BALTIMORE — Disparities in funding for education infrastructure are evident in Maryland. In Frederick, the school district was able to raise money through state and local funds to build a new $114 million high school. But 50 miles away, Dr. Martin Luther King Jr. Elementary Middle School in northwest Baltimore will close in 2020, joining 75 other schools in the city that have shut down due to infrastructure issues since 2004. Baltimore has a $3 billion maintenance backlog, and the district cannot afford to maintain, renovate or reconstruct all of its schools in need.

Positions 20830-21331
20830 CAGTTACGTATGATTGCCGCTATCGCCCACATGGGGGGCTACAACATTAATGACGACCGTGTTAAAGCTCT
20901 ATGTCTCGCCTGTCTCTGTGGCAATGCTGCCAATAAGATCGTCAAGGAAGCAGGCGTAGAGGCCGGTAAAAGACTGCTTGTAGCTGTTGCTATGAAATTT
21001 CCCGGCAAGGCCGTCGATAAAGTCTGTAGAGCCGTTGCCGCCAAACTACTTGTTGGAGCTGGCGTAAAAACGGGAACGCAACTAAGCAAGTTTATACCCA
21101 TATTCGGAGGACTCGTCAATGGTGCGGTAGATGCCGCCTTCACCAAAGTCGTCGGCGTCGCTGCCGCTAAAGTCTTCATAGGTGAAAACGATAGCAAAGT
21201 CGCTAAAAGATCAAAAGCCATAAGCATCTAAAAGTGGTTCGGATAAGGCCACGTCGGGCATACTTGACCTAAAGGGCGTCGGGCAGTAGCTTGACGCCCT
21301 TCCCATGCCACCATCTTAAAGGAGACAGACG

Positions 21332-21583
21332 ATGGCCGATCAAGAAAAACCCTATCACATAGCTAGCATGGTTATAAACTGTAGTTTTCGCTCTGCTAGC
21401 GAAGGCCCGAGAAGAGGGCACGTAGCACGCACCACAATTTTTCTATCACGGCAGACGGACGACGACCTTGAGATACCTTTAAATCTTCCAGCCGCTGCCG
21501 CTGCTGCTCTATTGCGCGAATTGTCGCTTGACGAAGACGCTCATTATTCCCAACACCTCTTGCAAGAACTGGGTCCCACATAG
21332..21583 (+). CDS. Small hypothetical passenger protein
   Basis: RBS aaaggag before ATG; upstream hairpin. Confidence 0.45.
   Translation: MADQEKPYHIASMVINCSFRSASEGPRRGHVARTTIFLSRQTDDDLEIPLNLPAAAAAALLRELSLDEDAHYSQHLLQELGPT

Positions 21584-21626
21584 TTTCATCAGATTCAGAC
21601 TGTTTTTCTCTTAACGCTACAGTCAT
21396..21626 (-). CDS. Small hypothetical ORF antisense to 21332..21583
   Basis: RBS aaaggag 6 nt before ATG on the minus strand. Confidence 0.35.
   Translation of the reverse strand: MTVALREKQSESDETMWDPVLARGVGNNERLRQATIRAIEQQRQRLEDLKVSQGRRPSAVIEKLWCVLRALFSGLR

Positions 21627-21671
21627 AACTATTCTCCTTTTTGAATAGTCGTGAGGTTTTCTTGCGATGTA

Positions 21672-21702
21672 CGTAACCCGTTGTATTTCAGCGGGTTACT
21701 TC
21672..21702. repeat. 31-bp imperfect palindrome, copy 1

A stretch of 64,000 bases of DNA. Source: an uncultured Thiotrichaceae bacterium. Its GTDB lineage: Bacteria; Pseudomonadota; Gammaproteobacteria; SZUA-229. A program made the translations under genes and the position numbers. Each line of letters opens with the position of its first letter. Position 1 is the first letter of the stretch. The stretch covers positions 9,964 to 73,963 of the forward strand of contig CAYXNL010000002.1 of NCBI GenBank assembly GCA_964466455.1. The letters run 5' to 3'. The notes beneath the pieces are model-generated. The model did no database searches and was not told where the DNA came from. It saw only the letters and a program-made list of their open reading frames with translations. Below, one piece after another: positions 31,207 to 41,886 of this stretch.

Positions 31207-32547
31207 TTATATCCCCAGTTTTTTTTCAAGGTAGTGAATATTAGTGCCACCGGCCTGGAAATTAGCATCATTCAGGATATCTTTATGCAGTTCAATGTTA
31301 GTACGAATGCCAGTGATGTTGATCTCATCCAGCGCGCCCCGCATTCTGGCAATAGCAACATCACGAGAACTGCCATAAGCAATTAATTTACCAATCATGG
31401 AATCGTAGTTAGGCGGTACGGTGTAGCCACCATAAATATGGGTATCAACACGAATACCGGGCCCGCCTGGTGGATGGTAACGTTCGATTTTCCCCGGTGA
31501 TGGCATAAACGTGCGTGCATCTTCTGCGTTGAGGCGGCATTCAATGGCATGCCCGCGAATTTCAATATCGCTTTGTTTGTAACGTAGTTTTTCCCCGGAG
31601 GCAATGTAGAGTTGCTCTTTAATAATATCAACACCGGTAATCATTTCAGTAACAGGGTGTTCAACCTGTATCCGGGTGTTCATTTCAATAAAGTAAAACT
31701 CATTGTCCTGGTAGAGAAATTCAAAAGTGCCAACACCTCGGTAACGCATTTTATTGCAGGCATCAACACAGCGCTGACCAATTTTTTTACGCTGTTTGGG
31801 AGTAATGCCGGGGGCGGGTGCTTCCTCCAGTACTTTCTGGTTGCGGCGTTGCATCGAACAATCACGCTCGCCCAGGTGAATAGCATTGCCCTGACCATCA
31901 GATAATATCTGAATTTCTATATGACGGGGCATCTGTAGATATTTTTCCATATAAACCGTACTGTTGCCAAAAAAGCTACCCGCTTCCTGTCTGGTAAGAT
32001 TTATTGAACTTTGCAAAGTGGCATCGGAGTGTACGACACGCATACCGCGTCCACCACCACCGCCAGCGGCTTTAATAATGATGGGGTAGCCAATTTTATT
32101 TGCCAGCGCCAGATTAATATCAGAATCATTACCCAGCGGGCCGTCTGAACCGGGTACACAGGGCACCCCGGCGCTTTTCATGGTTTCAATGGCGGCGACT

Because of their inability to raise funds locally, schools like MLK have to look for state or federal government action. Dr. Lynette Washington, the interim chief operations officer of Baltimore City Public Schools, said she doesn’t see state funding increasing any time soon. Congress is currently considering a bill that would provide $100 billion to address school infrastructure issues across the country, particularly in low-income communities.